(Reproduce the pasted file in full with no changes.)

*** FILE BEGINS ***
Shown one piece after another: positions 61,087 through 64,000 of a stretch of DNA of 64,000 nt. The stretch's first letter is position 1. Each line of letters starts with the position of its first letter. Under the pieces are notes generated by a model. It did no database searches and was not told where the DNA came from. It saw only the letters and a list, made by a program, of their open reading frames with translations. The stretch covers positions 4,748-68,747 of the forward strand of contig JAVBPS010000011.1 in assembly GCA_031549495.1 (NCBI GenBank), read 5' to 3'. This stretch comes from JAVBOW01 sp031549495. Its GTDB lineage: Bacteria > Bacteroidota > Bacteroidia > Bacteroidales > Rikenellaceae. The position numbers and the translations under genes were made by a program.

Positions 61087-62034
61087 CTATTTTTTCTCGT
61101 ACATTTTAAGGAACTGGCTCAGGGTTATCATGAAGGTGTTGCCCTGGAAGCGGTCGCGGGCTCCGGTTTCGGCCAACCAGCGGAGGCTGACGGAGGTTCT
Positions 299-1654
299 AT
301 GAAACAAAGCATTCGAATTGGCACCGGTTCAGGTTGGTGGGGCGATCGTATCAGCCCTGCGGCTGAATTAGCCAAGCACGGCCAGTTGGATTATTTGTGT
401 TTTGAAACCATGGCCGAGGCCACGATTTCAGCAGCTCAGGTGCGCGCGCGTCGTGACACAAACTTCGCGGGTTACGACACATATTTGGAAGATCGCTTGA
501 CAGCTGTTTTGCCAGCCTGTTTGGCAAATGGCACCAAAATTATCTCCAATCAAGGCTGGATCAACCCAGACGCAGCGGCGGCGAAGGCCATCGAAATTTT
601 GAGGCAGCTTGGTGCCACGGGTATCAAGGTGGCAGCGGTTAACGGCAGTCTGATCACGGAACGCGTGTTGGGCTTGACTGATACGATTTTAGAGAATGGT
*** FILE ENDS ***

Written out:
Shown one piece after another: positions 61,087 through 64,000 of a stretch of DNA of 64,000 nt. The stretch's first letter is position 1. Each line of letters starts with the position of its first letter. Under the pieces are notes generated by a model. It did no database searches and was not told where the DNA came from. It saw only the letters and a list, made by a program, of their open reading frames with translations. The stretch covers positions 4,748-68,747 of the forward strand of contig JAVBPS010000011.1 in assembly GCA_031549495.1 (NCBI GenBank), read 5' to 3'. This stretch comes from JAVBOW01 sp031549495. Its GTDB lineage: Bacteria > Bacteroidota > Bacteroidia > Bacteroidales > Rikenellaceae. The position numbers and the translations under genes were made by a program.

Positions 61087-62034
61087 CTATTTTTTCTCGT
61101 ACATTTTAAGGAACTGGCTCAGGGTTATCATGAAGGTGTTGCCCTGGAAGCGGTCGCGGGCTCCGGTTTCGGCCAACCAGCGGAGGCTGACGGAGGTTCT
Positions 299-1654
299 AT
301 GAAACAAAGCATTCGAATTGGCACCGGTTCAGGTTGGTGGGGCGATCGTATCAGCCCTGCGGCTGAATTAGCCAAGCACGGCCAGTTGGATTATTTGTGT
401 TTTGAAACCATGGCCGAGGCCACGATTTCAGCAGCTCAGGTGCGCGCGCGTCGTGACACAAACTTCGCGGGTTACGACACATATTTGGAAGATCGCTTGA
501 CAGCTGTTTTGCCAGCCTGTTTGGCAAATGGCACCAAAATTATCTCCAATCAAGGCTGGATCAACCCAGACGCAGCGGCGGCGAAGGCCATCGAAATTTT
601 GAGGCAGCTTGGTGCCACGGGTATCAAGGTGGCAGCGGTTAACGGCAGTCTGATCACGGAACGCGTGTTGGGCTTGACTGATACGATTTTAGAGAATGGT